In Issue 3, we shall discuss that the choice of a primary energy source for a new power is greatly influenced by variables, such as (1) capital or investment cost, (2) material or/and land requirements, (3) externalities or external costs, dealing with environmental issues, (4) energy security, and (5) capacity factor (CF), which varies from 90 to 15 or 10%, depending on the choice of the primary energy source. We shall also discuss the current status of the primary energy sources in three distinctive categories, – renewables, fossil fuels, and nuclear energy with the expectation of zero carbon emissions, not only in the energy sector, but also in industrial, domestic, and transport sectors, by 2050.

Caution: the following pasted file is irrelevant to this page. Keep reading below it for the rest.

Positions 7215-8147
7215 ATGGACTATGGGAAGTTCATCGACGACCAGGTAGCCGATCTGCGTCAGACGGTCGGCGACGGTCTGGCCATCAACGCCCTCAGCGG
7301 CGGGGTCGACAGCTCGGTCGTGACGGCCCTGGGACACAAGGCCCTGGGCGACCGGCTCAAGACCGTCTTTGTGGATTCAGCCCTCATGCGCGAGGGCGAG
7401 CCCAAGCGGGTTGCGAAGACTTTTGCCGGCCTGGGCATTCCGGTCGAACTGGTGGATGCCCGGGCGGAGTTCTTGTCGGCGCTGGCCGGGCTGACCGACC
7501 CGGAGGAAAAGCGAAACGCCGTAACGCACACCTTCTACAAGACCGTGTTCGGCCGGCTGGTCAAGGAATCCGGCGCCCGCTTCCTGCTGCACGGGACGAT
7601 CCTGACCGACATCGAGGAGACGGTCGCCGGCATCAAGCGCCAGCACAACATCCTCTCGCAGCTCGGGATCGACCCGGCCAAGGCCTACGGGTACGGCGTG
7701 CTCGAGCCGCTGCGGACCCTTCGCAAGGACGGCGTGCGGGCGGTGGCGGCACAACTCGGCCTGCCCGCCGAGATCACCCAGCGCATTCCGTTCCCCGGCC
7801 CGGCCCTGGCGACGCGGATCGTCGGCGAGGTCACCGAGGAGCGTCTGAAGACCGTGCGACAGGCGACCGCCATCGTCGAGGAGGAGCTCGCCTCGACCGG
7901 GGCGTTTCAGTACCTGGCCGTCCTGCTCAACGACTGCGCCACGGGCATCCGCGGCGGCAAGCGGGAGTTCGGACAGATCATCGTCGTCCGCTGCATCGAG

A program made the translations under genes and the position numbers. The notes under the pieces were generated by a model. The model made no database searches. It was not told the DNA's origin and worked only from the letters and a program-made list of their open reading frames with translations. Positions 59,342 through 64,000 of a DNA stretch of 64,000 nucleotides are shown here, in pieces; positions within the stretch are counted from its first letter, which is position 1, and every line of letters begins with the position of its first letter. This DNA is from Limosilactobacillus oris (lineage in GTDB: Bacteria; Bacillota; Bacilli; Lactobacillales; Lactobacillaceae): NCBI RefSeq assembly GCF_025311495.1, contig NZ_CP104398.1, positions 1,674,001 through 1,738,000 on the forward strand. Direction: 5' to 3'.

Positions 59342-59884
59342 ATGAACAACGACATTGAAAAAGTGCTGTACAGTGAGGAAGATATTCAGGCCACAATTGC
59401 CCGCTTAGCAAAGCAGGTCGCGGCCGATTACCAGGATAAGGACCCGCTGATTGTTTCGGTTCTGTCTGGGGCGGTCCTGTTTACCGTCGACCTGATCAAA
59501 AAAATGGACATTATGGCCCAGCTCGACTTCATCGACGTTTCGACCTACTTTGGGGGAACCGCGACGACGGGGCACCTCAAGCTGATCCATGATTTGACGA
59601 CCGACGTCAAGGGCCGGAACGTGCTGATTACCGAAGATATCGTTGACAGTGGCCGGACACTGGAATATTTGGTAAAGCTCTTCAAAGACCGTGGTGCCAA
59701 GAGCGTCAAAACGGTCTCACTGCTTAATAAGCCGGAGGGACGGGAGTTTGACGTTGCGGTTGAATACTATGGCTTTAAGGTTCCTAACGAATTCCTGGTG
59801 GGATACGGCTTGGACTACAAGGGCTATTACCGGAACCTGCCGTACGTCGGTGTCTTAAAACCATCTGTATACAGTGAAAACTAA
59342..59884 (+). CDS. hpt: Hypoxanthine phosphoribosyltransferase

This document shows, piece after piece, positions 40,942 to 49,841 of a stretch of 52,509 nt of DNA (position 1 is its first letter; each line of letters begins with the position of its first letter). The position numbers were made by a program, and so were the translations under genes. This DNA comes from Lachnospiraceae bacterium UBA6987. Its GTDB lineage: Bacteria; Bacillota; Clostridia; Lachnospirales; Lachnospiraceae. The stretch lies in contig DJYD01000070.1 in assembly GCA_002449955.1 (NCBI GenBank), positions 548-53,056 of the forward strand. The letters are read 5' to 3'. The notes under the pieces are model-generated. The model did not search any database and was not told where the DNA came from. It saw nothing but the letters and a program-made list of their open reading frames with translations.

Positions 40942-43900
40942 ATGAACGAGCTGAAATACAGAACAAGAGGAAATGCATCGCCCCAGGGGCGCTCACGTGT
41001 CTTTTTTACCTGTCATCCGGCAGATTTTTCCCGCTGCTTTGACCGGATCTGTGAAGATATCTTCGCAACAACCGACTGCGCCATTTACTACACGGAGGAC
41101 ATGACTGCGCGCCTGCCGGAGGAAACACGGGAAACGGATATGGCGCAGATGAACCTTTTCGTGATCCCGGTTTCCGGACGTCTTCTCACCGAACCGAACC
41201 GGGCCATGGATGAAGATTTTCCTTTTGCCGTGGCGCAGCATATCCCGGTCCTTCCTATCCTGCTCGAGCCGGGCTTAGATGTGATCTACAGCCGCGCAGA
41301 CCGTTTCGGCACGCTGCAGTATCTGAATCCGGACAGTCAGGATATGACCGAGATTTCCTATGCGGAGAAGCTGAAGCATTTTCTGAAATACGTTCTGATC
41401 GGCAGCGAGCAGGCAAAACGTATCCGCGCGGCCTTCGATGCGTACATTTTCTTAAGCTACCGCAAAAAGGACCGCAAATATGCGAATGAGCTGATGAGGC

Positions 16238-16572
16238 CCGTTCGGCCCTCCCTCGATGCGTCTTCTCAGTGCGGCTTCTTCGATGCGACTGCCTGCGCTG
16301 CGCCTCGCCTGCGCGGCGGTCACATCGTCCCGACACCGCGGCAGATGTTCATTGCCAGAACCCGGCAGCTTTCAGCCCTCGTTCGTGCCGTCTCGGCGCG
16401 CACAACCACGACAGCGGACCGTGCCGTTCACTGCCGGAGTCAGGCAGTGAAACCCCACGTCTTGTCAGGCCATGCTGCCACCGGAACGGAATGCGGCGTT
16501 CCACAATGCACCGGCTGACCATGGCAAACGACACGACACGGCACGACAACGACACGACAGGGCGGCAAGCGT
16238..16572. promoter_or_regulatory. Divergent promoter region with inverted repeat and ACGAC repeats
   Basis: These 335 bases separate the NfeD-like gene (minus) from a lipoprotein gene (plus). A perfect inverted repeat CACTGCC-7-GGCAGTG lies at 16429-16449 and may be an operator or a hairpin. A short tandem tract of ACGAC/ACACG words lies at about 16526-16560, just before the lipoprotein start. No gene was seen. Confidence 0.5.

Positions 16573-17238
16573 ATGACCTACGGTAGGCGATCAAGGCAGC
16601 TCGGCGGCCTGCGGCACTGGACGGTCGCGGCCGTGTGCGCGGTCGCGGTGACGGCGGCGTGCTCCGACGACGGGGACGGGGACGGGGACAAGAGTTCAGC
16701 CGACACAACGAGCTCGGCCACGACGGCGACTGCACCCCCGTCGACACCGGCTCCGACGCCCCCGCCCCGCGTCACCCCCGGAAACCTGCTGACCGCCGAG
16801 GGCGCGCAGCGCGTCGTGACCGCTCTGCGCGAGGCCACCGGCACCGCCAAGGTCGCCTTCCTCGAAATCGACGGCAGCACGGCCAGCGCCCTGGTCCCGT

It will be argued in Issue 4 that the merits of NP are obscured by people’s misconception of nuclear energy. And yet, no effort is made to disseminate to the general public the results of many studies which show that NP is safe and clean. It needs to be said also that the proponents for WP and SP tend to over-glorify WP and SP when they, unknowingly or willfully fail to mention their limitations. Due to their intermittency, WP and SP are not dispatch-able, or simply put, not reliable for the grid. If we can take as a litmus test Germany’s vow in 2011 to replace NP with WP and SP, then we can immediately see the results of such decisions which include (1) skyrocketing tariffs mainly for domestic consumers, and (2) often unstable power systems which affect also Germany’s neighboring countries.